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How RSVP establishes a signaled LSP

The traffic-engineered path calculated by CSPF consists of a sequential list of physical interface addresses, corresponding to a path from the ingress LER to the egress LER. Using this traffic-engineered path, RSVP establishes the forwarding state and resource reservations on each LSR in the path.

As with OSPF, special extensions for traffic engineering are defined for RSVP. These extensions include the EXPLICIT_ROUTE, LABEL_REQUEST, LABEL, and RECORD_ROUTE objects. These extensions are described in RFC 3209.

The following diagram illustrates how RSVP establishes a signaled LSP.

Figure 1. How RSVP establishes a signaled LSP

RSVP signaling for LSPs works as described below.

  1. The ingress LER sends an RSVP Path message towards the egress LER.

    The Path message also describes the traffic for which resources are being requested and specifies the bandwidth that needs to be reserved to accommodate this traffic. In addition, the Path message includes a LABEL_REQUEST object, which requests that labels be allocated on LSRs and tells the egress LER to place a LABEL object in the Resv message that it sends back to the ingress LER.

    Before sending the Path message, the ingress LSR performs admission control on the outbound interface, ensuring that enough bandwidth can be reserved on the interface to meet the LSPs requirements. Admission control examines the LSPs configured setup priority and mean-rate settings. For the LSP to pass admission control, the outbound interface must have reservable bandwidth at the LSPs setup priority level that is greater than the amount of bandwidth specified by the LSPs meanrate setting.

  2. The Path message requests resource reservations on the LSRs along the path specified in the ERO.

    When the LSP passes admission control, the ingress LER sends a Path message to the address at the top of the ERO list. This is the address of a physical interface on the next LSR in the path. As the ingress LER did, this LSR performs admission control to make sure the outbound interface has enough reservable bandwidth to accommodate the LSP.

    When the LSP passes admission control, the LSR then removes its address from the top of the ERO list and sends the Path message to the address now at the top of the ERO list. This process repeats until the Path message reaches the last node in the ERO list, which is the egress LER.

  3. The egress LER receives the Path message and sends a Resv message towards the ingress LER.

    Resv messages flow upstream from the receiver of the Path message to the sender (that is, from the egress LER to the ingress LER), taking the exact reverse of the path specified in the ERO. In response to the LABEL_REQUEST object in the Path message, the Resv message from the egress LER includes a LABEL object. The LABEL object is used to associate labels with interfaces on the LSRs that make up the LSP.

  4. As the Resv messages travel upstream, resources are reserved on each LSR.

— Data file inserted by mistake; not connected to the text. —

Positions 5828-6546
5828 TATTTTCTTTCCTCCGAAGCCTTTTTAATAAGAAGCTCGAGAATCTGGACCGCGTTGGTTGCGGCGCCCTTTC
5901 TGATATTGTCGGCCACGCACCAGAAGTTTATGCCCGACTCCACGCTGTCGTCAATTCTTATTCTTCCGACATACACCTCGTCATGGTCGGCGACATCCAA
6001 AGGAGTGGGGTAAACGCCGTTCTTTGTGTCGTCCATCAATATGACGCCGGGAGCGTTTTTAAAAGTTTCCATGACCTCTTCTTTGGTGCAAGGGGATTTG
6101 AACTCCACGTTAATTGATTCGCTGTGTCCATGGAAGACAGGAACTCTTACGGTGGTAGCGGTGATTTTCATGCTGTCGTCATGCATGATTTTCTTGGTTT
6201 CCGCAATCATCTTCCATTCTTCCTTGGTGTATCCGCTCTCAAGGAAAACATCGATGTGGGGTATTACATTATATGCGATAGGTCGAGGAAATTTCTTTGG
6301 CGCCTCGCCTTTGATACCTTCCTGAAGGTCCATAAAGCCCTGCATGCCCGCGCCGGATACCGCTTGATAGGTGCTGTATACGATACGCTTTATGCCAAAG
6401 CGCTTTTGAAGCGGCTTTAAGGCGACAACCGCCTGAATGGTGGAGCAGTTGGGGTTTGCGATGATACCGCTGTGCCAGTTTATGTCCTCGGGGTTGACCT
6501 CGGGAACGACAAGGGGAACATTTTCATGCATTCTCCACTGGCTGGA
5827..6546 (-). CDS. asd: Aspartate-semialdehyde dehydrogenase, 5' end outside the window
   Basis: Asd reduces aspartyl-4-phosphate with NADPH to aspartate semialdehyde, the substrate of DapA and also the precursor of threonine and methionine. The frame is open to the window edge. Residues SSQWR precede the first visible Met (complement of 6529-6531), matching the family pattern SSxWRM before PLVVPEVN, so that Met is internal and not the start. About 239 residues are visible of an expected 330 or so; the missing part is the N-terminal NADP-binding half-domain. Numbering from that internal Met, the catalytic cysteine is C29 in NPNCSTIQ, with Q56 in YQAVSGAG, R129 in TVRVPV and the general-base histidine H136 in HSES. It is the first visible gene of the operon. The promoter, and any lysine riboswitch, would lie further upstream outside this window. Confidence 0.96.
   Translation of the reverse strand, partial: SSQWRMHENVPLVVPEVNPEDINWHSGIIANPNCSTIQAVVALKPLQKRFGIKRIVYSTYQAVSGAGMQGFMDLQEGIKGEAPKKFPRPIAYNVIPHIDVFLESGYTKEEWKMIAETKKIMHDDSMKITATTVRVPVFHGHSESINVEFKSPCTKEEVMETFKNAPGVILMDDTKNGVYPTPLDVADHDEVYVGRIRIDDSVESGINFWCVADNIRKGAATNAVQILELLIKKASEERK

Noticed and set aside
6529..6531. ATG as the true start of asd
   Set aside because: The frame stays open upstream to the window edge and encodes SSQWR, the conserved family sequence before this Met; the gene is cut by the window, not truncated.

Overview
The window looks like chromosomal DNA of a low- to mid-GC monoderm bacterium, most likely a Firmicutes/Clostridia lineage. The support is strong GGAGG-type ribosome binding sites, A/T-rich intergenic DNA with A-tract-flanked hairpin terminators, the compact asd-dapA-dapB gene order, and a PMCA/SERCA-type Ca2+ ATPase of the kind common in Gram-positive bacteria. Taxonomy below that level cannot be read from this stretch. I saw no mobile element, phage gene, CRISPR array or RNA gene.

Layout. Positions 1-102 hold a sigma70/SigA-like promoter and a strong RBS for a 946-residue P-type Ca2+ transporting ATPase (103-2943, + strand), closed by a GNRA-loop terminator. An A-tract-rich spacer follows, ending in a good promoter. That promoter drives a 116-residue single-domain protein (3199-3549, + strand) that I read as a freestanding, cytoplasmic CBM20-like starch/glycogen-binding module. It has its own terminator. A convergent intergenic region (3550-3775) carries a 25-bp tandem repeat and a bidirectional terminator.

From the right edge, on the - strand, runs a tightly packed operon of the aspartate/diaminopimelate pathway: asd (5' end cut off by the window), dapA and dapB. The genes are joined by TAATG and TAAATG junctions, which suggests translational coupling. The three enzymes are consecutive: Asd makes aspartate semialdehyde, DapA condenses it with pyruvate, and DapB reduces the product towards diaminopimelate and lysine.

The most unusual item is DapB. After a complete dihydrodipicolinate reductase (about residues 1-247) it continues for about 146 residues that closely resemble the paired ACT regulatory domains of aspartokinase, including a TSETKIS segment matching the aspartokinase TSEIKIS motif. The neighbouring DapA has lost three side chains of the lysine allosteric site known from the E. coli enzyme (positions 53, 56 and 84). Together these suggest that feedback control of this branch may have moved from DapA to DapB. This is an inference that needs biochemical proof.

When an LSR receives a Resv message, it again performs admission control on the interface where the Resv message was received (that is, the interface that is the outbound interface for packets traveling through the LSP). When the LSP still passes admission control, bandwidth is allocated to the LSP. The LSR allocates the amount of bandwidth specified by the LSPs meanrate setting, using the bandwidth available to its hold priority level. This may cause lower priority LSPs active on the device to be preempted.

    Once bandwidth has been allocated to the LSP, the LABEL object in the Resv message is used to associate labels with interfaces in the LSRs MPLS forwarding table. The following diagram shows an example of how this works.

    Figure 2. How the RSVP LABEL object associates a label with an interface in the MPLS forwarding table

    In the example above, the LSR receives a Resv message on interface 3/1 from the downstream LSR in the ERO. The Resv message has a LABEL object containing label 456. After performing admission control and bandwidth allocation, the LSR adds an entry to its MPLS forwarding table for this LSP, associating label 456 with outbound interface 3/1.

    The LSR then takes a label from its range of available labels (for example, 123) and places it in the LABEL object in the Resv message that it sends to the upstream LSR. In this example, the LSR sends the Resv message out interface 2/1 to the upstream LSR in the ERO. In its MPLS forwarding table for this LSP, the LSR associates label 123 with inbound interface 2/1.

    This process repeats at each LSR until the Resv message reaches the ingress LER.
    Note: To enable penultimate hop popping for the LSP, the LABEL object sent by the egress LER to the penultimate LSR contains a value of three (3) (Implicit Null Label). This is an IETF-reserved label value that indicates to the penultimate LSR that it must pop the label of MPLS-encoded packets that belong to this LSP.
  5. Once the Resv message reaches the ingress LER, and the process described in Step 4 takes place, the LSP is activated. At this point, each LSR in the LSP has reserved resources, allocated labels, and associated labels with interfaces. The LSP is activated, and the ingress LER can assign packets to the LSP.